Since it was first published in 1965, The Magus by John Fowles has long been considered a literary masterpiece and one of the first true psychological suspense thrillers. Beset with literary eroticism and a labyrinthine plot that changes with each page, this tome feels like a black and white version of The Matrix. Do you take the red pill or the blue pill? Little, Brown & Company | 1985 | Paperback | 668 pp
Set in the ’50s, Nicholas Urfe is a young Englishman with a desire to see the world. He accepts a faculty position at an elite academy on an isolated Greek Island and is excited for the opportunity. Before he leaves, he begins a fling with an Australian woman. Although he enjoys Allison’s company more than any woman he’s dated, he isn’t ready to settle down. The relationship ends on a sour note and when Nicholas leaves for his new position, he feels relieved and free.
Although the island is beautiful and exotic, Nicholas quickly becomes bored. He misses Allison. Thinking he may never be happy, he even flirts with the idea of suicide. Things quickly change when he meets Mr. Conchis, the island’s recluse millionaire and rumored German collaborator. Mr. Conchis invites him into his home and things begin to get very strange.
Then once more out of the blue he said quietly, “Are you elect?”
“Do you feel chosen by anything?”
“John Leverrier felt chosen by God.”
“I don’t believe in God. And I certainly don’t feel chosen.”
“I think you may be.”
While talking about his childhood, his personal story and life, Mr. Conchis begins to play a series of games with Nicholas. At first he talks about a young girl, his childhood love. Then after telling Nicholas that he’s psychic and that Nicholas may be too, a young girl suddenly appears and the enigmatic Conchis hints that she is the ghost of his long lost love. But Nicholas isn’t having it. He isn’t falling for it.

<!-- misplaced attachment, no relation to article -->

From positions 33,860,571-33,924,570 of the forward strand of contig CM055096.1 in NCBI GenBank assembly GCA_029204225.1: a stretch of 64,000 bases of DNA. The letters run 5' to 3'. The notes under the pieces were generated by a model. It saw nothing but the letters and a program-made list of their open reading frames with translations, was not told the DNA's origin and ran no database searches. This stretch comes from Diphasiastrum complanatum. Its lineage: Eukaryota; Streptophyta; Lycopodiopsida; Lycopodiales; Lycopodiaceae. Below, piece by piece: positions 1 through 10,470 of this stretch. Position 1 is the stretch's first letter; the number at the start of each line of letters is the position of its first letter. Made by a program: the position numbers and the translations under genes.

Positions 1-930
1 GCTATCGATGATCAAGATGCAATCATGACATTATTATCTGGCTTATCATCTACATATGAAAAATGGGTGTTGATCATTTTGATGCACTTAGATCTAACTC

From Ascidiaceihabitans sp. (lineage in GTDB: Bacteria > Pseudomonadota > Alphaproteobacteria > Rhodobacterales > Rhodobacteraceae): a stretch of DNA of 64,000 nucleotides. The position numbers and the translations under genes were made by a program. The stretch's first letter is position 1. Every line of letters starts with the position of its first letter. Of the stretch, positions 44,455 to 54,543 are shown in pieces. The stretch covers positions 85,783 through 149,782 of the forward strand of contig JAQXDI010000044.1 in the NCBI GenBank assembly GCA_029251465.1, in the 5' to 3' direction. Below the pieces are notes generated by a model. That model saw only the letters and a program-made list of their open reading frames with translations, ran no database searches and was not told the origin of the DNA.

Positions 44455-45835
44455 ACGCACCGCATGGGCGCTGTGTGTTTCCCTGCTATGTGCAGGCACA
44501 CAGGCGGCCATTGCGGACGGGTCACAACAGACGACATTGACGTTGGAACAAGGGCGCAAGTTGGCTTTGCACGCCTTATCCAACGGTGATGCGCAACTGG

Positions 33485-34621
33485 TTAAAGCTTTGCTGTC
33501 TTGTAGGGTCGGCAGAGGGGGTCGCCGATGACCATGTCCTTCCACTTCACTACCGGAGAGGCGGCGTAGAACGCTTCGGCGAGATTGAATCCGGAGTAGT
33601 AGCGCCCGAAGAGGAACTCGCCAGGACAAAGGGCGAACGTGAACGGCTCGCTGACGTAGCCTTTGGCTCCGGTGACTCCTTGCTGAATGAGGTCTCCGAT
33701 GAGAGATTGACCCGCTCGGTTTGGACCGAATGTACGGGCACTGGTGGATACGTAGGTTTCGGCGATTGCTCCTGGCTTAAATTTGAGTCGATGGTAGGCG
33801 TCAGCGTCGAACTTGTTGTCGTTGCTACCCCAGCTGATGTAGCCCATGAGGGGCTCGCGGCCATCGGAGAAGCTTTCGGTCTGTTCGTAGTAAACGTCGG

He eventually meets the young woman and realizes that she has a twin after they try to trick him. When he tells Mr. Conchis that he has met her and that he knows about the twin, his story changes. Conchis tells Nicholas that she is a schizophrenic and he is treating her since he is a doctor of psychology. The story changes constantly and Nicholas learns through the twins that they are hired actresses and he is the target. They don’t know why or what result Mr. Conchis is trying to achieve. But he does know that he is not behaving the way Mr. Conchis wants by rejecting every idea and prodding for the truth.
Nicholas is certain that Mr. Conchis has tried this game with former faculty members and he tries to track down others who have been caught in Mr. Conchis’ web. While he believes himself falling in love with one of the twins, he receives a letter that his old flame Allison has committed suicide. Stories change again and again until he’s not sure who to trust and who is in on the game. When he finds of that the twins are still playing, and everything has been a lie, there seems to be no end in sight.
This book was chosen by one of my book clubs and I’m quite interested to find out the verdict. I, for one, found it to be infernally frustrating. Every single new bit of information the main protagonist thinks he’s discovered is often another lie. It’s one great big fabrication after another and it gets infuriating, especially when the book is enormous. After every twist and turn, waiting patiently for a reveal, there is nothing. Sorry for the spoiler, but you get rewarded with nothing. Just a bit of venom.
By continuing to play the game, Nicholas is giving Mr. Conchis and his cast the opportunity to keep playing. And with his bank account full, he can control ever single facet of the game no matter where Nicholas is, no matter who he speaks with. Anyone can be bought. Nicholas is desperate to keep digging for information and so stays in the game. I would have thrown in the towel months before and given everyone a big fat finger. Nicholas is practically asking for his continuing torment.
But why? Why are they playing this God Play? To shape him, mold him? For what purpose? There is no definitive answer. This book is as frustrating for the reader as Mr. Conchis is to Nicholas. It wasn’t very enjoyable.
by John Fowles